Alcohol and caffeinated drinks (coffee, tea and cola) are amongst the main triggers of IBS symptoms. Alcohol and caffeine are both known to increase acid production in the stomach and as they relax the muscle at the top of the stomach too, they make heartburn more likely. They also have a tendency to speed up the gut and cause diarrhoea, if you have ever had a runny tummy after a night out? Alcohol consumption particularly is linked to a variety of digestive cancers from the throat down to the bowel but some research suggests that wine may be slightly less harmful?

Overindulgence of spicy food can be equally irritating to the gut. Eating spicy food more than 3-4 times per week can cause heartburn and stomach ulcers. A chilli chicken madras balti right before bedtime is a great way to fuel the flame of heartburn. Ginger however can really help with nausea and peppermint is often used to relax the gut and reduce the spasms associated with IBS; these have been used for 1000s of years to calm the gut!

5. Take time to eat and drink

My last tip is to make time to eat and drink; sit down and relax rather than (as many of us do) grab something on the run and devour it like the Cookie Monster (or we are so distracted with e-mails, we don’t even get to finish our lunch!). Only 1 in 6 of us eats lunch away from the office and 30 per cent of us eat it within 10 minutes! Stress and anxiety are not conducive to good digestion at all – it contributes to indigestion and many other digestive disorders. ‘Mindful eating’ is about making time and thinking about what we are eating and listening to our body (have we had enough?).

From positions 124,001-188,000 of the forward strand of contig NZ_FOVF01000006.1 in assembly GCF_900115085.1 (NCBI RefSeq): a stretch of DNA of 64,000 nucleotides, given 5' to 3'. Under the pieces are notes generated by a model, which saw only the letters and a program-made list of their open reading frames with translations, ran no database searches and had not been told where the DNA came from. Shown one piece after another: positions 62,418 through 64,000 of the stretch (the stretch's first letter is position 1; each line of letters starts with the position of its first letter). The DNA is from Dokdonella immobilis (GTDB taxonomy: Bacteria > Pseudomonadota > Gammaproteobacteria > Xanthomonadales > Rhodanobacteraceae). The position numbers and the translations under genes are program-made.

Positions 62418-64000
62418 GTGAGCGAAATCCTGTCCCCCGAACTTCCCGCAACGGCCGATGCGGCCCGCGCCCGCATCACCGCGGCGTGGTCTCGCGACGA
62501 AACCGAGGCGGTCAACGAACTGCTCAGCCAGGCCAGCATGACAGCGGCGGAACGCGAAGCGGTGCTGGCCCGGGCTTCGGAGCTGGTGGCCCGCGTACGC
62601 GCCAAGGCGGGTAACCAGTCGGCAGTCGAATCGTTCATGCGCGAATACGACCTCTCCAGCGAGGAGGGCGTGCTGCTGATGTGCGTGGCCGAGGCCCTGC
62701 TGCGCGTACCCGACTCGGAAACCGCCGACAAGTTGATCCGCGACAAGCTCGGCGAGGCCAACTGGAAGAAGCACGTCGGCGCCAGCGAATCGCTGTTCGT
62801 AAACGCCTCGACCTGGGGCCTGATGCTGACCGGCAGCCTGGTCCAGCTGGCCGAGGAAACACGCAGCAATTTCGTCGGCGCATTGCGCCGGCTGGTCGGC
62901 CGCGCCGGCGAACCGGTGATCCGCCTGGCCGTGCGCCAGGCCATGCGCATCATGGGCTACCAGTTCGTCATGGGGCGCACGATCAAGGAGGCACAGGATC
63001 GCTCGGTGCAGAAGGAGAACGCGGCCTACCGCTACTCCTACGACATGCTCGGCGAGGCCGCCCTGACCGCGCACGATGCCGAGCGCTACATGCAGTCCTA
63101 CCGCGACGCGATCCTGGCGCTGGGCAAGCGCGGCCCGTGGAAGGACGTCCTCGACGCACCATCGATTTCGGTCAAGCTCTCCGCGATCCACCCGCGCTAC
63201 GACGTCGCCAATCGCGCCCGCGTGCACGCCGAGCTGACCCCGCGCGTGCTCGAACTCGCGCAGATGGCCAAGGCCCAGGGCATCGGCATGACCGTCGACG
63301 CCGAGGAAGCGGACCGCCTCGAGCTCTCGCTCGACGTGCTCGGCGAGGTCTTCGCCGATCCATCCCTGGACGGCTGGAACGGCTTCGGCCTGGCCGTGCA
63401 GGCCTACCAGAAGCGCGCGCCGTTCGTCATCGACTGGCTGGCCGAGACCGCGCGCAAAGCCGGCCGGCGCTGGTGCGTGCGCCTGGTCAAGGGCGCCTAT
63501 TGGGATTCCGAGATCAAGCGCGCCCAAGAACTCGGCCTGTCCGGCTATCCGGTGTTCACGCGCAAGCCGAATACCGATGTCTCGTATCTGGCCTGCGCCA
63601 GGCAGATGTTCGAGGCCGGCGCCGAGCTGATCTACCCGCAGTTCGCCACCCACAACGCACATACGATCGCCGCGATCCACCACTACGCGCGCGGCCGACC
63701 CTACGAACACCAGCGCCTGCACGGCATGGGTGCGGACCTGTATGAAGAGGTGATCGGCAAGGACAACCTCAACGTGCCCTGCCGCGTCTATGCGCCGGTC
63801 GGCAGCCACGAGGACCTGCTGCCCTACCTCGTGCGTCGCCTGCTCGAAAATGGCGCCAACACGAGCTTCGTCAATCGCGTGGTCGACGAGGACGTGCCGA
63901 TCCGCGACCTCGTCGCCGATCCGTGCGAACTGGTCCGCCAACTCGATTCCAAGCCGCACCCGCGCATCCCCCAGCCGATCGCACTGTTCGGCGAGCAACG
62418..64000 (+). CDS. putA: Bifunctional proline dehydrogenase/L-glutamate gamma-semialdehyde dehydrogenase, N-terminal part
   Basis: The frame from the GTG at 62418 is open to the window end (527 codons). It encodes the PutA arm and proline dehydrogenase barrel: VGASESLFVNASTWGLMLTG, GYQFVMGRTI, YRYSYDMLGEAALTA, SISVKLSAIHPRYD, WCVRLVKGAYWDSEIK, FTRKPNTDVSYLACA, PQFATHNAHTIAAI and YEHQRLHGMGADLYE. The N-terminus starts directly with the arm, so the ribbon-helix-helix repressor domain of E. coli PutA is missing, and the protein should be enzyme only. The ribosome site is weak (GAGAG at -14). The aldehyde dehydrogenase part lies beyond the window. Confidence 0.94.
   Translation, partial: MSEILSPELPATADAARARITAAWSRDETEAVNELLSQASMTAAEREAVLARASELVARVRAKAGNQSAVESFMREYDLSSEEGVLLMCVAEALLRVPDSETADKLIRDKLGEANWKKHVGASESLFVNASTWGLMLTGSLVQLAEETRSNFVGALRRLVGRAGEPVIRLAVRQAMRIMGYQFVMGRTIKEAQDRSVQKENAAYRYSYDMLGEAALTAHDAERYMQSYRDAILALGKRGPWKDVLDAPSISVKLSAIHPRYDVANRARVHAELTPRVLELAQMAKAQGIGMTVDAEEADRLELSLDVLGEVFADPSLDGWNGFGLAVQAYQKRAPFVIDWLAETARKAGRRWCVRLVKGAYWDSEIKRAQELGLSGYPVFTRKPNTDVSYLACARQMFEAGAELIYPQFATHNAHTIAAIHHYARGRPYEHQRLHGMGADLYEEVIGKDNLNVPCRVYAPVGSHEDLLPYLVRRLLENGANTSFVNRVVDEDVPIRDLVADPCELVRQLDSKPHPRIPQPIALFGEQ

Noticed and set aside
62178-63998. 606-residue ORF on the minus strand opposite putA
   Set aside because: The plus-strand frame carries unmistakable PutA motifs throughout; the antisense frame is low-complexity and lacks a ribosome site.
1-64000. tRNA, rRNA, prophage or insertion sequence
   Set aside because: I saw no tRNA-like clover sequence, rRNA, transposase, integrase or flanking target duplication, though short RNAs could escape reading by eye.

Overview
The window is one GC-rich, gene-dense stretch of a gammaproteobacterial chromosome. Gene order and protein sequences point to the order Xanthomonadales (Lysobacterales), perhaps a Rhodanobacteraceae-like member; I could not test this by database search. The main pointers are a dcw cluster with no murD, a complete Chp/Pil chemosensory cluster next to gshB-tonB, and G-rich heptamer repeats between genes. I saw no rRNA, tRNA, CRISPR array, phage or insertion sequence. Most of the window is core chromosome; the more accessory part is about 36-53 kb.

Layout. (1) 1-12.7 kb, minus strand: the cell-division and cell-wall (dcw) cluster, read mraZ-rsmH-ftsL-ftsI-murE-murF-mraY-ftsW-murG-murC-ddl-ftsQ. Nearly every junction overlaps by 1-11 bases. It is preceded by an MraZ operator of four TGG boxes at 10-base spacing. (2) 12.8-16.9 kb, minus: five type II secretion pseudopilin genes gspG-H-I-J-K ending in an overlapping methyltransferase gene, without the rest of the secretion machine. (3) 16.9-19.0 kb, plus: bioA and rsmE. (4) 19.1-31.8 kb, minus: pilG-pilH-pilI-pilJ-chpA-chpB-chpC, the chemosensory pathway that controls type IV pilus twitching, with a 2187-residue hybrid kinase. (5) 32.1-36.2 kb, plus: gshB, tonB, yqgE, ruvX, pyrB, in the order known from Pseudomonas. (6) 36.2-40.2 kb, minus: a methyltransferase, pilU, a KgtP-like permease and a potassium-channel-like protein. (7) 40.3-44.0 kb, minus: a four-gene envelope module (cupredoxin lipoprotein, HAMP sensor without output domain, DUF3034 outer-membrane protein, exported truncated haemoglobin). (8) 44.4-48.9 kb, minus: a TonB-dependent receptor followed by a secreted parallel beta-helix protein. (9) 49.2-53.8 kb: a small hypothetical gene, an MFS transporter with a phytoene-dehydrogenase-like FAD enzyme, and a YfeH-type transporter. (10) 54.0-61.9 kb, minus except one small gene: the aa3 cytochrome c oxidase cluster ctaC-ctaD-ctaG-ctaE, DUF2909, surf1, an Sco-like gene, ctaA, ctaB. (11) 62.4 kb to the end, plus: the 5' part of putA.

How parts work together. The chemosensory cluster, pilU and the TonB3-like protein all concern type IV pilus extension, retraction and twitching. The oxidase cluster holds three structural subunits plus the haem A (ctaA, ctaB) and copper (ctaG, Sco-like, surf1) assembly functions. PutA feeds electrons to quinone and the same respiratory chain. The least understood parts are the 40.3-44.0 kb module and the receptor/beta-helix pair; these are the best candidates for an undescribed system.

Fluids are so important (a) to keep us hydrated (b) to ensure we get the best out of the fibre we are eating and (c) to help neutralise and cool the effects of hot spices.  So go easy on the caffeine, cola and alcohol; try decaffeinated drinks, green or white tea, milk or diluted fruit juices for a change. Here’s to a happy gut!

The following two tabs change content below.

Mel Wakeman

I am a self confessed foody, a mum, a wife and a senior lecturer in nutrition. I want to know what exactly we are putting into our bodies when we eat and try to ensure our family eats a balanced diet. Don't get me wrong I am not a preacher of 'you must eat this and you can't eat that'. I am the first one to go grab that slice of cake and I believe you can't truly enjoy a cuppa without a good dunking biscuit. I just want to feel healthy so with the cynical voice on my shoulder and my science head on, I try to unpick all the latest news about what we should and should not be eating.

Latest posts by Mel Wakeman (see all)